Markets are discounters of all known information. MarketMinder has said this many times. Anything you, your friends, or your colleagues are talking about is either wrong or already discounted into prices. We've exhausted our commentary on the "credit crunch" this past week so we're not going to re-hash it again here.
Behind all the talk of credit, there's something else that might be spooking markets. In today's Wall Street Journal 1,028 prominent economists signed a petition against proposed punitive tariffs against China. It is symbolic because on May 4, 1930 the exact same number of well-known economists signed a similar petition condemning the Hawley-Smoot Tariff Bill. For a brief overview of that colossal mistake, we'll turn to Ben Stein doing his ad-libbed performance as the economics teacher from Ferris Bueller's Day Off:
"In 1930, the Republican-controlled House of Representatives, in an effort to alleviate the effects of the... Anyone? Anyone? ...the Great Depression, passed the... Anyone? Anyone? The tariff bill? The Hawley-Smoot Tariff Act? Which, anyone? Raised or lowered? ....raised tariffs, in an effort to collect more revenue for the federal government. Did it work? Anyone? Anyone know the effects? It did not work, and the United States sank deeper into the Great Depression."
Other governments retaliated with higher tariffs, worsening the situation. To be clear, we're far from the situation that existed in 1930 and see nothing like the Great Depression on the horizon.
But using economic isolationism as a political weapon is a dangerous game to play. Free trade should be just that - free. Any tariff or trade barrier imposed by the government is a restriction of individual choice. But using the China example can sometimes get people all hot and bothered, and we wouldn't want that. So let's use a more enjoyable example.
We assume many readers have their own local pizza place, call it Dino's. Maybe you go to Dino's every Friday night with the family. The pizza is ok, but the family seems to enjoy it and it's the only place within ten miles to get a decent slice. But a new pizza place, call it Portofino's, goes in down the street that has lower prices, and a kids playground to boot. But because Dino's is frightened with losing business (and thus jobs) to Portofino's, it lobbies the local council to punish Portofino's for charging "artificially" low prices. The local council members, long-time Dino's lovers, agree and create an extra tax specifically addressed at Portofino's aggressively low pricing structure.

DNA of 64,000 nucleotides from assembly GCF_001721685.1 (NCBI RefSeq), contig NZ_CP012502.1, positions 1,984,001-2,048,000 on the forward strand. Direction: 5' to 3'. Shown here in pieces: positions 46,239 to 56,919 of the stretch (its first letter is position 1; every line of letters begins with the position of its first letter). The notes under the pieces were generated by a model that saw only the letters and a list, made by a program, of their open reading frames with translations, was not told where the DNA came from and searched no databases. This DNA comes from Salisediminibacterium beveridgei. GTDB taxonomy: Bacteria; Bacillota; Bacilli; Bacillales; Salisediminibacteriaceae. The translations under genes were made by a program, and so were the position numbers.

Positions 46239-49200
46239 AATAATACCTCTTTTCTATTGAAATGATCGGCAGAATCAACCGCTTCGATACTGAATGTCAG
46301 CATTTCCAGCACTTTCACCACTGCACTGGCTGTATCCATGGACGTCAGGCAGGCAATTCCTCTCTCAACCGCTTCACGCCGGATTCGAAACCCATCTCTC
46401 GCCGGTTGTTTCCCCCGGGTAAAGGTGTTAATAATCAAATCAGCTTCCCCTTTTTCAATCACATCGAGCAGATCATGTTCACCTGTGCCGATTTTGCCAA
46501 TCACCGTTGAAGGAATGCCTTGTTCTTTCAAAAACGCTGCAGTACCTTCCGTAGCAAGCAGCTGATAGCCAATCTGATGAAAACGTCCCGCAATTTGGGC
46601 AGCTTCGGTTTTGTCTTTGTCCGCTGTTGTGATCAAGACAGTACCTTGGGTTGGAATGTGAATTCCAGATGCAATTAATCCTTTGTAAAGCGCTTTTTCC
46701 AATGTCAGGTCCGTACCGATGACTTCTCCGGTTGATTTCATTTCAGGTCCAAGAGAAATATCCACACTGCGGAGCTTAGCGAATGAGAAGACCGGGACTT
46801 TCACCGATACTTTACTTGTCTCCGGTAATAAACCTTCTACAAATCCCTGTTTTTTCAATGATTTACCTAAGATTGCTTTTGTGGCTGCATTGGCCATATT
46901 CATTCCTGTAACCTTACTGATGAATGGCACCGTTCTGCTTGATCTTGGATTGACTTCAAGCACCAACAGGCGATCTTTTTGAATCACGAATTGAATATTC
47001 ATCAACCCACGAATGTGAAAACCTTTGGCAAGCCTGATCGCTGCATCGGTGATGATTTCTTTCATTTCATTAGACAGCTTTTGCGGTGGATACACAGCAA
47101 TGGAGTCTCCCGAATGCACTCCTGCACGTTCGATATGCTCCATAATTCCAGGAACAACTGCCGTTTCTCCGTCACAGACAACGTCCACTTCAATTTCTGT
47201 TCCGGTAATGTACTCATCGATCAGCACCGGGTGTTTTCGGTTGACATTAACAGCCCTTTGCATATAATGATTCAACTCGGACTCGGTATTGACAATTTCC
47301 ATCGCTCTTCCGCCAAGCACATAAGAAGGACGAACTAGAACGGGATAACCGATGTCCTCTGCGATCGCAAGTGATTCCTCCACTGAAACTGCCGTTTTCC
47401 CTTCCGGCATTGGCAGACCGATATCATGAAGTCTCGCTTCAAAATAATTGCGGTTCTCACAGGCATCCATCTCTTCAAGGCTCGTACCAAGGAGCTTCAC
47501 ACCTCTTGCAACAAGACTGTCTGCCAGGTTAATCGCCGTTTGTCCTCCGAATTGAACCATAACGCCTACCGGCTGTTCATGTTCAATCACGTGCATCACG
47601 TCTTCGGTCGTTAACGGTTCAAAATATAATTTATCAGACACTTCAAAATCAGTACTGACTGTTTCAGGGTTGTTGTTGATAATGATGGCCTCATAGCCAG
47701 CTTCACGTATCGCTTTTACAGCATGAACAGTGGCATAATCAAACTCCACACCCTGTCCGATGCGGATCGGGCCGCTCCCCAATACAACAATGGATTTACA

Who in their right mind would support such a thing – a tax on pizza because it was too cheap and a restriction on your ability to choose the pizza you want to eat? You guessed it, the US government. The premise is that goods from China are too cheap! To remedy this crazy attempt to attract business, increasing Americans' prices for goods is the way the US government fights back.
Clothes, electronics, the battery for our Prius and thousands of other goods are increased in price as a result of this tariff, or calling it what it is, a tax on the consumer. Heck, we haven't looked at where our pizza boxes come from lately, but maybe those will go up as well!
Luckily, Congress seems to be experts at talking the talk but not walking the walk. And we firmly believe that President Bush is ready to use that veto pen if any major tariff or barrier to trade makes it to his desk. But maybe, just maybe, the market is sending a message against this economic populism. Let's hope Congress hears it more than Ferris in econ class or else we'll all be paying more for pizza, or worse, sausages made by Abe Froman.